Student-led composting program expands to the Vern

Media Credit: Donna Armstrong | Contributing Photo Editor

Freshmen Eliza Durkee-Neuman and Heather Robinson are the co-coordinators for GWComposting on the Vern.

Residents of the Mount Vernon Campus can now compost their food scraps.

The GWComposting program – formerly dubbed Colonial Composting – expanded to the Vern last Friday after operating for two semesters on the Foggy Bottom Campus. Students involved in the program said bringing composting to the Vern integrates GW’s two campuses and makes sustainable practices more convenient for students who cannot easily transport their food scraps to Kogan Plaza every week.

The pilot program launched last spring semester and has collected nearly two tons of waste that would normally go into landfills, according to a tweet last week from the Office of Sustainability. Composting on the Vern will run every Friday in Ames Hall from 8:30 a.m. to 12:30 p.m., students said.

Sophomore Jonathan Kvilhaug, an intern in the Office of Sustainability who manages GWComposting, said the office, which took over the programming from the Division of Operations this summer, was interested in expanding the program after students suggested it be offered on the Mount Vernon Campus as well.

“A lot of the volunteers and participants lived on the Mount Vernon campus and even though they were willing to travel down to Foggy Bottom to bring compost or volunteer, they’d expressed an interest in eventually establishing an additional site there,” Kvilhaug said.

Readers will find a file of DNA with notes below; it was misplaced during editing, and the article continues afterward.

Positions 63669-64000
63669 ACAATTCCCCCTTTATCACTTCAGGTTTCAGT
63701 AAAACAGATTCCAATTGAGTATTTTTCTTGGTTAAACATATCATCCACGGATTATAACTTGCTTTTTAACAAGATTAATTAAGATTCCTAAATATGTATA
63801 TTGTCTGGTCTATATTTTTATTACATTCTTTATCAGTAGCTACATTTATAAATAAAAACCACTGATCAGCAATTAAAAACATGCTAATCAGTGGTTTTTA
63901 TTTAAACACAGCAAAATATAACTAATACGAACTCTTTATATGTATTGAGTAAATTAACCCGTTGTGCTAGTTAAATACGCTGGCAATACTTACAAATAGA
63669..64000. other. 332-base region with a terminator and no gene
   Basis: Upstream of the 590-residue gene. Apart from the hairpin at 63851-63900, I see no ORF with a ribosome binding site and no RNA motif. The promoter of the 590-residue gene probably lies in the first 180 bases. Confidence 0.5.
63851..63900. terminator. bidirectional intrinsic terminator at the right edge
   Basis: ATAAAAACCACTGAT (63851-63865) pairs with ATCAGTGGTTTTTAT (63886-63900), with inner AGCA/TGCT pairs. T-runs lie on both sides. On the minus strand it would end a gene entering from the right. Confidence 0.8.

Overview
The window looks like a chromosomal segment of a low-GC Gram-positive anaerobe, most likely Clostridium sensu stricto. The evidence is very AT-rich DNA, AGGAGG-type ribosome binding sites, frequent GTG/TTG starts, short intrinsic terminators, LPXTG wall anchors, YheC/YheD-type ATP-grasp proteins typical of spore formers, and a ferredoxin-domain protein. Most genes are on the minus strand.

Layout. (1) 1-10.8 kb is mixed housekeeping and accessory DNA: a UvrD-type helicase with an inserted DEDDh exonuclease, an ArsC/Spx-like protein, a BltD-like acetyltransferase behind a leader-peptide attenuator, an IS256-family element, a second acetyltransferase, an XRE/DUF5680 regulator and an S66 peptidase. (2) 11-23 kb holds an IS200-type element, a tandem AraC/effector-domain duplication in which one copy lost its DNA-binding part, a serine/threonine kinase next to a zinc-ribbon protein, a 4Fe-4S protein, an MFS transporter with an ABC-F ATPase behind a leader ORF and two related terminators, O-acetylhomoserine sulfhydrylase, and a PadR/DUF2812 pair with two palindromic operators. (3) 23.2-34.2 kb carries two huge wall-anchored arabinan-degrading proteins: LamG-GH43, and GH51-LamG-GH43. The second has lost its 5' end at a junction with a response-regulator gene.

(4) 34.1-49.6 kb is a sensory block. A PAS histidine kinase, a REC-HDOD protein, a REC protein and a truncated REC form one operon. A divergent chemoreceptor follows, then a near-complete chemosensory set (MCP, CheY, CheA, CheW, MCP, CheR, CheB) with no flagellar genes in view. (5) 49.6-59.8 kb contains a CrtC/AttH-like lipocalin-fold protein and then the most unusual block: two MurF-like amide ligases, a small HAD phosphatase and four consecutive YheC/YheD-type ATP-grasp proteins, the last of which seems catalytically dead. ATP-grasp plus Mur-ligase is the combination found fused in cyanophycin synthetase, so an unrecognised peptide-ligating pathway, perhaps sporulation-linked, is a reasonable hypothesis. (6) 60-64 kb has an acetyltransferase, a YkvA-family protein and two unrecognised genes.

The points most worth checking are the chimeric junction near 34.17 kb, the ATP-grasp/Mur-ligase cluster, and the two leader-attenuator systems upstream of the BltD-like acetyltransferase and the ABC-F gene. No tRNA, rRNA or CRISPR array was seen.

He said the program will help educate freshmen about composting and make them more likely to compost throughout their career at GW when they move to Foggy Bottom.

“We want to have something on the campus that can be a fixture to encourage people to become familiar with sustainability,” he said.

Freshman Eliza Durkee-Neuman, a co-coordinator for GWComposting on the Vern, said the organizers were interested in expanding the program because students who lived on the Vern had to bring their food scraps to Kogan Plaza if they wanted to participate. She said expanding the program will make composting “more accessible to students.”

“Composting is a really healthy habit for people to develop,” Durkee-Neuman said. “It wasn’t possible on the Vern before this program, because it was so unrealistic to bring your compost on the Vex.”

Freshman Heather Robinson, a co-coordinator for GWComposting on the Vern, said residents expressed interest in composting but were inconvenienced by the setup on Foggy Bottom. She said the “proximity” of the new location will allow them to be more involved in the program.

Robinson said the programs on both the Foggy Bottom and Mount Vernon campuses will operate the same way. Students will be able to dispose of items like frozen food waste, soiled paper and sweetgreen containers.

“The Vern is supposed to be very all-inclusive,” Robinson said. “It’s supposed to be just as integrated into campus as Foggy Bottom is but one drawback is that we did not have the composting program on the Vern.”

Junior Colin O’Brien, who helped launch GWComposting last spring, said students involved in the program “always” intended to expand the initiative, and the new site will allow more students to participate in composting practices.

“I’m very happy that students on both campuses can now participate in GWComposting,” O’Brien said in an email.

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